GeorgeW. Goes Green
4/26/2001 12:00:00 AM - Robert Novak
WASHINGTON -- George W. Bush was not only ratifying Bill Clinton's edicts in last week's run-up to Earth Day. Free market activists who consider themselves allies were told to sit down and shut up about the greening of the new president.
Fred Smith, president of the Competitive Enterprise Institute, found that out. He and other conservatives have tried to keep President Bush from appeasing environmentalists, getting him to renege on his campaign promise to regulate industrial emissions of carbon dioxide. But Smith has lost favor at the White House. Bush political strategist Karl Rove personally accused him of peddling false information that CO2 emissions control was advocated in an early draft of Bush's first speech to Congress. Rove also chided Smith's organization for bragging about changing the president's position.
Sniping at allies typifies how far off track the Bush White House has been on the environment in contrast to its generally competent performance. Lack of preparedness for the Left's assault when Bush began to roll back Clinton's eleventh hour rulings was followed by last week's dash for the green bandwagon.
Having suspended tougher regulations on arsenic levels in water without proper explanation, the president reversed course. He continued even after Earth Day, this week ratifying Clinton's ban on snowmobiles in Yellowstone and Grand Teton national parks. The appearance of retreat in the face of negative polls looked more like the failed presidency of the senior George Bush than Ronald Reagan's successful tenure.
Last week's rush toward Earth Day peaked Thursday at the White House Rose Garden in an event that bordered on parody. Flanked by Secretary of State Colin Powell and Environmental Protection Agency (EPA) administrator Christie Whitman, the president announced he will sign a dubious Clinton-drafted treaty banning toxic chemicals and declared: "Now a Republican administration will continue and complete the work of a Democratic administration. This is the way environmental policy should work."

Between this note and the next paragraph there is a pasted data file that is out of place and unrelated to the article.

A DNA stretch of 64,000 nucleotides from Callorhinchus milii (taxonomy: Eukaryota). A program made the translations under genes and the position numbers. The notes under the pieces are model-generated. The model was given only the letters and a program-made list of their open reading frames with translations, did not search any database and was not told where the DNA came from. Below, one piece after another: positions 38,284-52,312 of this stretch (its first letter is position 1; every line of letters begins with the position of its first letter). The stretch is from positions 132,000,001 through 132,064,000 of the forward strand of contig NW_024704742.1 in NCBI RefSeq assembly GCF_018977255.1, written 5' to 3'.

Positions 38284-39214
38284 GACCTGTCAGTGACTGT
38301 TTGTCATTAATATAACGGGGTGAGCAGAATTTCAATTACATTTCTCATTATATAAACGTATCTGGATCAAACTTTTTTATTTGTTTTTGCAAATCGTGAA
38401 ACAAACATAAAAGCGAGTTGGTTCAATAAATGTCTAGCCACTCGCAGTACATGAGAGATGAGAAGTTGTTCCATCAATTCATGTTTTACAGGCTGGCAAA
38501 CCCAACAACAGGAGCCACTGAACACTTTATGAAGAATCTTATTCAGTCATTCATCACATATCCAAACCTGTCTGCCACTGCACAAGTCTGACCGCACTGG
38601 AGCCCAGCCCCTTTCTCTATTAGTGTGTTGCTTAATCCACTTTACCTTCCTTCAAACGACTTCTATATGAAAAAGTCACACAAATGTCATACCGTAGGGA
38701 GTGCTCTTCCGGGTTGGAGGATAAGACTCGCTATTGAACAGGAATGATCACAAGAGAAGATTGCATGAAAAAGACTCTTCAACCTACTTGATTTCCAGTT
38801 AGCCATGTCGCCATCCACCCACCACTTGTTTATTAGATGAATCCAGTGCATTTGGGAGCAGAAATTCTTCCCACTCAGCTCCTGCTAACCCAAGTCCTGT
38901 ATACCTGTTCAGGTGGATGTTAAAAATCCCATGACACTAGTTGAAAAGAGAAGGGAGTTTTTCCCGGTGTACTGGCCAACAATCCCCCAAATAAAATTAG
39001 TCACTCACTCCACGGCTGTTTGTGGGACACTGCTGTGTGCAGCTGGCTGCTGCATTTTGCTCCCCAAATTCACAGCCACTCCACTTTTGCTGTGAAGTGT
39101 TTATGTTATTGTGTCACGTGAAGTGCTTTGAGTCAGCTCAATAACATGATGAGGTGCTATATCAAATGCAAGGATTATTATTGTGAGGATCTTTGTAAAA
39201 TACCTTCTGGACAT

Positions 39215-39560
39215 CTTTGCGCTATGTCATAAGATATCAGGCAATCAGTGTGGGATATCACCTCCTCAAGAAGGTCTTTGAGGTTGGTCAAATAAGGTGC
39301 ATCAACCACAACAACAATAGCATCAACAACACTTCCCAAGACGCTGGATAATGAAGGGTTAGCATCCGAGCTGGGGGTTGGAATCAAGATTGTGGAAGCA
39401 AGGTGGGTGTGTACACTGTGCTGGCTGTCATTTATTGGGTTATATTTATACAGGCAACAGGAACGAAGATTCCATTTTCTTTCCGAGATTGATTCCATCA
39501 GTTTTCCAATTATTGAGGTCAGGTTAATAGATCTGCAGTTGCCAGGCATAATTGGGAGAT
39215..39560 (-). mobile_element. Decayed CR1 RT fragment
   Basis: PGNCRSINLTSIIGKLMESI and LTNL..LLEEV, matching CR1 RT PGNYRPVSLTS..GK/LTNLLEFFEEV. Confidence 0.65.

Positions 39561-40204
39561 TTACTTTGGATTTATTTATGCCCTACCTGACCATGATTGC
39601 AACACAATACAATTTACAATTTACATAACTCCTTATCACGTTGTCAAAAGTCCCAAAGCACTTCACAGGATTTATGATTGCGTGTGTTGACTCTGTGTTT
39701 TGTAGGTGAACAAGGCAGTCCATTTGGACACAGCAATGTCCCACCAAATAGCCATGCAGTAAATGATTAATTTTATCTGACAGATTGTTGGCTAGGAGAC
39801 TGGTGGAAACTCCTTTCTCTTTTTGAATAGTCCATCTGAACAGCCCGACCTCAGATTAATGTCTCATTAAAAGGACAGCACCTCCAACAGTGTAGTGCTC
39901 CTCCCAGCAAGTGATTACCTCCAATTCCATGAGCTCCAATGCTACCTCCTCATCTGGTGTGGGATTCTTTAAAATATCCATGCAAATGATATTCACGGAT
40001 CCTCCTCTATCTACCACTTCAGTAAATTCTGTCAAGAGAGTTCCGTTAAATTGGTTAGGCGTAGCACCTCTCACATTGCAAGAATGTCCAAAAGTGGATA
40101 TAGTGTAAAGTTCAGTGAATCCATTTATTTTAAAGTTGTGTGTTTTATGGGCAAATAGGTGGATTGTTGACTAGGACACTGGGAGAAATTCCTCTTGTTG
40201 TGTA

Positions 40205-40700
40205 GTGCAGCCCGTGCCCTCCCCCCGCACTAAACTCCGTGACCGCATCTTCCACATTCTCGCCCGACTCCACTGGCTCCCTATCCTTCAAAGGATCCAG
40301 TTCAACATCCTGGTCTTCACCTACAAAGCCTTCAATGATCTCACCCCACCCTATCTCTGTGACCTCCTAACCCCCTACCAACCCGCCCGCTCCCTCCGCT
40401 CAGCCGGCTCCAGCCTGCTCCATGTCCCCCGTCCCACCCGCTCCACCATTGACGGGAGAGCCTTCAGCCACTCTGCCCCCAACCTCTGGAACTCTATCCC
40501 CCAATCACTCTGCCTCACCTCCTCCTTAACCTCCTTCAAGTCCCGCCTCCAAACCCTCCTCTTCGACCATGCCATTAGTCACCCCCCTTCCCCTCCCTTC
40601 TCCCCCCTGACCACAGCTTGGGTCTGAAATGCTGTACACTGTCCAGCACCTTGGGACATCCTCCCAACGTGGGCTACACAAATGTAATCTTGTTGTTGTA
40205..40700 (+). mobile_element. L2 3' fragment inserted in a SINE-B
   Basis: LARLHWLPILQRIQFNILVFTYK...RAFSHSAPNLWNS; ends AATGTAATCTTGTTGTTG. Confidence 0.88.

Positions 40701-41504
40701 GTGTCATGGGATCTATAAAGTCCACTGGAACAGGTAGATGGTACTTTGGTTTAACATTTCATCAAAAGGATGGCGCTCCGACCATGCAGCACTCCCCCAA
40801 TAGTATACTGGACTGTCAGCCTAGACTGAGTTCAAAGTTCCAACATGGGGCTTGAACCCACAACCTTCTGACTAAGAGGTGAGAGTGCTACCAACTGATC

More than rhetoric disappointed Bush supporters. Approval of Clinton's regulation on reporting lead content that will burden Bush's small business constituency was fiercely opposed by the Small Business Administration in an April 9 memo to the EPA: "We cannot recall in more than three decades of reviewing environmental regulations a more egregious example of a total disregard of the science."
Bush's OK of the Clinton edict barring development of wetlands angered the National Association of Home Builders, which plans to go to court against it. Joining in that lawsuit will be the National Federation of Independent Business, an integral part of the Bush coalition in last year's campaign.
Conservative business organizations and think tanks are not only unhappy with the substance of Bush's turnaround but feel they have been cut out of the process and cannot adequately express their views. In Congress, Republicans complain that the administration has devastated their strategy for coping with Clinton's leftover regulations.
Green activists who never have a good word for Bush's policies are finding entrance into the White House easier for them than for the president's friends. John Howard, a Democrat who advises Bush on the environment in Washington as he did in Austin, recently brought to the White House an ardent supporter of the Kyoto global warming accord previously repudiated by the president: Eileen Claussen of the Pew Center on Global Climate Change. Were they cooking up Bush's forthcoming proposals on global warming?
Howard is the likely source of Bush's ecologically extreme embrace of regulating carbon dioxide industrial emissions in last autumn's campaign speech at Saginaw, Mich. (not some anonymous interloper as suggested by top Bush aides). Just how sincere the president is in his disavowal of the Saginaw speech was cast in doubt last weekend, when Whitman told me on CNN that Bush reneged on CO2 only because opposition to it would endanger his proposed control of other industrial emissions.
Nobody has yet won or lost the presidency on the environment, but Bush's performance exposes a political vulnerability. The assault on his pro-economic growth positions generated polls showing trouble among suburban swing voters, which in turn led to his abandonment of friends and appeasement of enemies. Does that suggest a blueprint for neutering the Bush presidency?